12th European Conference on Turbomachinery Fluid dynamics & Thermodynamics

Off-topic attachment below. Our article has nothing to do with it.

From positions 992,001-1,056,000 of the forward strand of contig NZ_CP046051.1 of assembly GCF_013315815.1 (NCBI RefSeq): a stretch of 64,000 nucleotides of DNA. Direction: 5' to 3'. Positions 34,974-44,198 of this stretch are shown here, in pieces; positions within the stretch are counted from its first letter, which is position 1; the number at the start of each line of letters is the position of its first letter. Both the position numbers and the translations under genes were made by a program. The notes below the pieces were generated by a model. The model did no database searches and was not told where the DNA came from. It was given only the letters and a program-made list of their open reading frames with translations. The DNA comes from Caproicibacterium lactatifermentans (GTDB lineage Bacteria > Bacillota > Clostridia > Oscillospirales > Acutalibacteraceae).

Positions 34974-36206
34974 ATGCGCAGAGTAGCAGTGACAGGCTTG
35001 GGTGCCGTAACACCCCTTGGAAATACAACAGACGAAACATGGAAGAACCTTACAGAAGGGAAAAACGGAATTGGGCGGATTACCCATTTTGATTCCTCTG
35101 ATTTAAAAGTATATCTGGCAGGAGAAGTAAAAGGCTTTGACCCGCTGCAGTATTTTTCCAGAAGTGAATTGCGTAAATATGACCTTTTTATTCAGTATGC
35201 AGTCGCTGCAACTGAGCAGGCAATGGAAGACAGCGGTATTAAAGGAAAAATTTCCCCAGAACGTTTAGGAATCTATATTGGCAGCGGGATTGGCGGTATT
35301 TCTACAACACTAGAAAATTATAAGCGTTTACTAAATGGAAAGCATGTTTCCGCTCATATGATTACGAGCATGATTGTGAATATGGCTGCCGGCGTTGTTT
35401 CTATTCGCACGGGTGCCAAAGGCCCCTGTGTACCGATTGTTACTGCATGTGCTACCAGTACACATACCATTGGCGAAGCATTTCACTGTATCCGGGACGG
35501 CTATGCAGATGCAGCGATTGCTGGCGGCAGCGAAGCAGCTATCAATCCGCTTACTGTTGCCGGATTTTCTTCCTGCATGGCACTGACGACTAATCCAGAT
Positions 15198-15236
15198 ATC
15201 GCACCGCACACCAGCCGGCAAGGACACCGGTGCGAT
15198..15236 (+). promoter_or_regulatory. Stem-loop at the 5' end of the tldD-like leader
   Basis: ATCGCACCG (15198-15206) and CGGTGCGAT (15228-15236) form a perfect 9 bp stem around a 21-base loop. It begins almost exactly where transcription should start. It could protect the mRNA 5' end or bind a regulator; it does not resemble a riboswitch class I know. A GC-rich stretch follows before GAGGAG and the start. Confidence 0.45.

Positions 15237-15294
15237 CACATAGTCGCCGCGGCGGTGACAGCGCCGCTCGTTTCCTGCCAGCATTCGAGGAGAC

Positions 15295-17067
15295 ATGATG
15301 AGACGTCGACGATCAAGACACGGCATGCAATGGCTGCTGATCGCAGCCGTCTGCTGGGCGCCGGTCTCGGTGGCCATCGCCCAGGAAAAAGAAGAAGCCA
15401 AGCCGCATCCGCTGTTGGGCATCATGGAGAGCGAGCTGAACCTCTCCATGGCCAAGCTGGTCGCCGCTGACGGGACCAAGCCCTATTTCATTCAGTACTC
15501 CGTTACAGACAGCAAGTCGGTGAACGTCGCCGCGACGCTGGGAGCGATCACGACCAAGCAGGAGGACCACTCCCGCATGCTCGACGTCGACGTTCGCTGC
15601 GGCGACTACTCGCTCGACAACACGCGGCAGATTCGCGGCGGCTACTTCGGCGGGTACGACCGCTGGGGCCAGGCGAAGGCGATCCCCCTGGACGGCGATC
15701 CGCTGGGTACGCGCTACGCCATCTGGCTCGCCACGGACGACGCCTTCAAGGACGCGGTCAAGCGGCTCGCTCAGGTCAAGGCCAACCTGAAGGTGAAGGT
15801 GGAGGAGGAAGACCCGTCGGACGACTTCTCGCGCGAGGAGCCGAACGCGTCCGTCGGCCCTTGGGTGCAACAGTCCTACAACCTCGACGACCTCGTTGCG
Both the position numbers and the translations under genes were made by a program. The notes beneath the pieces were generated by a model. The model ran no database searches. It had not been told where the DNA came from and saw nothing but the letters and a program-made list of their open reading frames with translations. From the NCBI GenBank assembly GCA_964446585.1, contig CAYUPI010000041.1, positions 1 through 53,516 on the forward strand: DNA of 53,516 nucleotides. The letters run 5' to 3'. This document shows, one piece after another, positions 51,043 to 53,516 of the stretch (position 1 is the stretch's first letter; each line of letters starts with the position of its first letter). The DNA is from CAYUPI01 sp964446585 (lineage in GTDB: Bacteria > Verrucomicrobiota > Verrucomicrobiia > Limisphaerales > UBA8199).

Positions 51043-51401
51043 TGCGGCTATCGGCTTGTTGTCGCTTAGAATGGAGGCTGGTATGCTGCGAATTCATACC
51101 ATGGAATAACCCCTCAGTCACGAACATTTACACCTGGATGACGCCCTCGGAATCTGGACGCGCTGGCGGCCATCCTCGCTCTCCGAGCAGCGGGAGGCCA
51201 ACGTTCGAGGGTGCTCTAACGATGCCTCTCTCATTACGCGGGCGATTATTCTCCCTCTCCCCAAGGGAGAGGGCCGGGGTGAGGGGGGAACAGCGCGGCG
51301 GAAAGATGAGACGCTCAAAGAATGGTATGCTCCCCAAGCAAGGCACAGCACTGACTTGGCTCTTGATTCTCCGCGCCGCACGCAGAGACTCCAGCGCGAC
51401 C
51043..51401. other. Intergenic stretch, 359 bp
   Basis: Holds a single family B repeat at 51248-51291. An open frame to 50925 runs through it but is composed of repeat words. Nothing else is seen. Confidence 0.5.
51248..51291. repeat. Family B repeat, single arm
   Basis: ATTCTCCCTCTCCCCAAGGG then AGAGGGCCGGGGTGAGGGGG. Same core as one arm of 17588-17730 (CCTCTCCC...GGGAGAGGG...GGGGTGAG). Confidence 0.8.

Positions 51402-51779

The measurement of surface temperatures of hot-gas path components of gas turbines under operating conditions provides a considerable challenge because the complexity of measurements under the prevailing conditions is substantial. The results from temperature measurements from an engine test using Thermal History Paint (THP) are presented here. The sensor material in the THP is an oxide ceramic which is doped with lanthanide ions to make the material luminescent. The properties of the luminescence depend on the temperature of exposure. The paper describes the first application of this technology in an extended, rather than dedicated, engine test in which components in both the hot gas path and the secondary air system were coated with THP. During the test campaign the engine components operated below maximum temperature for extended periods of time, which required a novel approach to the calibration of the paint. An overview over the correspondence between the temperatures measured with the THP, thermal paints and CFD calculations is provided for a sideplate and turbine blade. There is very good correlation between the results of the different methods. For the sideplate, the temperature measured with the THP was within 10K of the CFD calculation. Furthermore, the THP exhibited only minor erosion damage after over 50 hours of engine testing. The high durability and measurement accuracy demonstrate the feasibility of using the THP in extended engine tests.